A newly-discovered material made from squid teeth could one day replace man-made fibres like nylon and polyester, according to a review by scientists at Pennsylvania State University. This would help to reduce microplastic pollution in the oceans, as well as paving the way for new possibilities such as self-repairing safety clothing, or garments with built-in, flexible screens.
The smart materials in question are made from a material found in the suckers on a squid’s tentacles. In some species, these suckers have a ring of ‘teeth’ to help the squid grip onto a surface. These are known as SRTs – squid ring teeth – and it’s the proteins they’re made of that have scientists excited.
SRT proteins are made up ‘building blocks’ that can combine in different ways to produce materials with different properties. Depending on the arrangement of the blocks, the material that results may be electrically conductive, or have self-healing properties, for instance.
“Nature produces a variety of smart materials capable of environmental sensing, self-healing and exceptional mechanical function,” said Melik Demirel, director of Penn State’s Center for Research on Advanced Fiber Technologies, who led the research. “These materials, or biopolymers, have unique physical properties that are not readily found in synthetic polymers like plastic. Importantly, biopolymers are sustainable and can be engineered to enhance their physical properties.”
Microfibres becoming detached from items of clothing in the washing machine are currently one major source of microplastic pollution, whereas clothing coated with SRT protein-based materials would be more durable.
Similarly, self-healing smart materials could be used to manufacture better safety wear, such as hazmat suits, say the researchers. By using layers of different SRT materials, interwoven with other layers, you could even create garments that change colour when air pollution hits dangerous levels, or with a built-in, flexible display.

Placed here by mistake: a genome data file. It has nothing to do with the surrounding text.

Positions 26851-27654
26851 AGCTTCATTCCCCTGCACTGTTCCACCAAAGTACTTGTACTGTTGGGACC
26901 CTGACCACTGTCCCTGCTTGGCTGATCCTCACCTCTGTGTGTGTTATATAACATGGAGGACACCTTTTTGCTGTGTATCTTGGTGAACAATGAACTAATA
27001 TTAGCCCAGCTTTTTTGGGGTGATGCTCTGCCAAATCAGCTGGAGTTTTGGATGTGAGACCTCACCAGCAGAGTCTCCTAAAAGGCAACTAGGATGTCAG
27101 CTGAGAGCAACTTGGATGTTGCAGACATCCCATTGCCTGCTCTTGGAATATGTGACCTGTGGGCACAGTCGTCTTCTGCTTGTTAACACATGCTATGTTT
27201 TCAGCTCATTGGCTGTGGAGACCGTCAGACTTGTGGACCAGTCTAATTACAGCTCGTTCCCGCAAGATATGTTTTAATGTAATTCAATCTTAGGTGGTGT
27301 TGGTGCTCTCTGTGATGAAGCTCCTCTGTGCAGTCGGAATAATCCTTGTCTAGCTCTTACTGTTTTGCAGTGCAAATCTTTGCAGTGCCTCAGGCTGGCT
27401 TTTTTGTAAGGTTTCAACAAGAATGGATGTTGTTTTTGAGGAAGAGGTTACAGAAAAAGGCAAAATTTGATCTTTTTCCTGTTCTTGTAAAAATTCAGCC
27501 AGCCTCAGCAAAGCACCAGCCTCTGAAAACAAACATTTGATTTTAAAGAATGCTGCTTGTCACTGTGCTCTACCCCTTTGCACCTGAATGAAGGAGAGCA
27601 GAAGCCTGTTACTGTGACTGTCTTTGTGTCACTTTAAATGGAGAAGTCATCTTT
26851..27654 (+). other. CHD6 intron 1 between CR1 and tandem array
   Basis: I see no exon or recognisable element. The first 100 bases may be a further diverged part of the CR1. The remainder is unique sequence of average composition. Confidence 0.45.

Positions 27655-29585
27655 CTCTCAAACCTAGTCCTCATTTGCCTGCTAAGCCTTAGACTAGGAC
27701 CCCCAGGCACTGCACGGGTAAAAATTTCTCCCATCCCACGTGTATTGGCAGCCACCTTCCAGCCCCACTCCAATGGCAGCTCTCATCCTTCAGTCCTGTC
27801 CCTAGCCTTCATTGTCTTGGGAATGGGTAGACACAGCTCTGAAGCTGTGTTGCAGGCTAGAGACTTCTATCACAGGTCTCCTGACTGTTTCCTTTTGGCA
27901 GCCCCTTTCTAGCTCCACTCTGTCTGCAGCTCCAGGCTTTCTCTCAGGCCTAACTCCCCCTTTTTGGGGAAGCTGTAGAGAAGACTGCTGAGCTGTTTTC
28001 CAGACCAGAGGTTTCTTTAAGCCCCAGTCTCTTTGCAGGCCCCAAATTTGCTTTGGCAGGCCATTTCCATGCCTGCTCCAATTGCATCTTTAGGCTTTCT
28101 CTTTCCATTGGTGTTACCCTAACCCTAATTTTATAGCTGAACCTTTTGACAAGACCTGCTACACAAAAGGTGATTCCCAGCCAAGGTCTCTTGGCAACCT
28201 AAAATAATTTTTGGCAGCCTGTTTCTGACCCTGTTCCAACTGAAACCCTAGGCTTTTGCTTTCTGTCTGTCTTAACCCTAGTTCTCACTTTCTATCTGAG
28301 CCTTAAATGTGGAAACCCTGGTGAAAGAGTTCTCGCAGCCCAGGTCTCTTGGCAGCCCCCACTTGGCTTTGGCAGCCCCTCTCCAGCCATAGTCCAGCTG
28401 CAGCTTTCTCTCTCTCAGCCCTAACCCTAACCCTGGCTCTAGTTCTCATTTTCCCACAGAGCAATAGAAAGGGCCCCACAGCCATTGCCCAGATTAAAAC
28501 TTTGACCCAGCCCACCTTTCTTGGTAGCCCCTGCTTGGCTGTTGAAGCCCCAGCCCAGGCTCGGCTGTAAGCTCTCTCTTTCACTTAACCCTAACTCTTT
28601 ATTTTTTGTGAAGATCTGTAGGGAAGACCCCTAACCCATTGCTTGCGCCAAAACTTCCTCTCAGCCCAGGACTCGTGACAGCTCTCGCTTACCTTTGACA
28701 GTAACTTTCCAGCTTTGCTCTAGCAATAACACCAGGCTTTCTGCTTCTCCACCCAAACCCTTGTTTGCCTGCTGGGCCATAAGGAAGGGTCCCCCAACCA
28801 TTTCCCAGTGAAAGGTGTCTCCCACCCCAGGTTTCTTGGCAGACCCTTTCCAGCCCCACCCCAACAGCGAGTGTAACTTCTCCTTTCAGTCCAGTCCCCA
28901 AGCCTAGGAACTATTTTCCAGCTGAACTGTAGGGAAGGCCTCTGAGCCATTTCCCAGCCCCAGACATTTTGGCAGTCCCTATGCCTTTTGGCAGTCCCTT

“SRT photonics are biocompatible and biodegradable, so could be used to make not only wearable health monitors but also implantable devices for biosensing and biodetection,” adds Demirel.
Best of all, there’s no cruelty to animals involved, either – the SRT proteins can be grown in a lab, using genetically modified E.coli bacteria, without needing to trouble the already dwindling squid population. Indeed, it’s far more efficient to grow them from scratch than it would be to ‘harvest’ them from nature.
“We don’t want to deplete natural squid resources, and hence we produce these proteins in genetically modified bacteria. The process is based on fermentation and uses sugar, water and oxygen to produce biopolymers,” Demirel explains.
“Scaling up these materials requires additional work,” he continues. “We are now working on the processing technology of these materials so that we can make them available in industrial manufacturing processes.”
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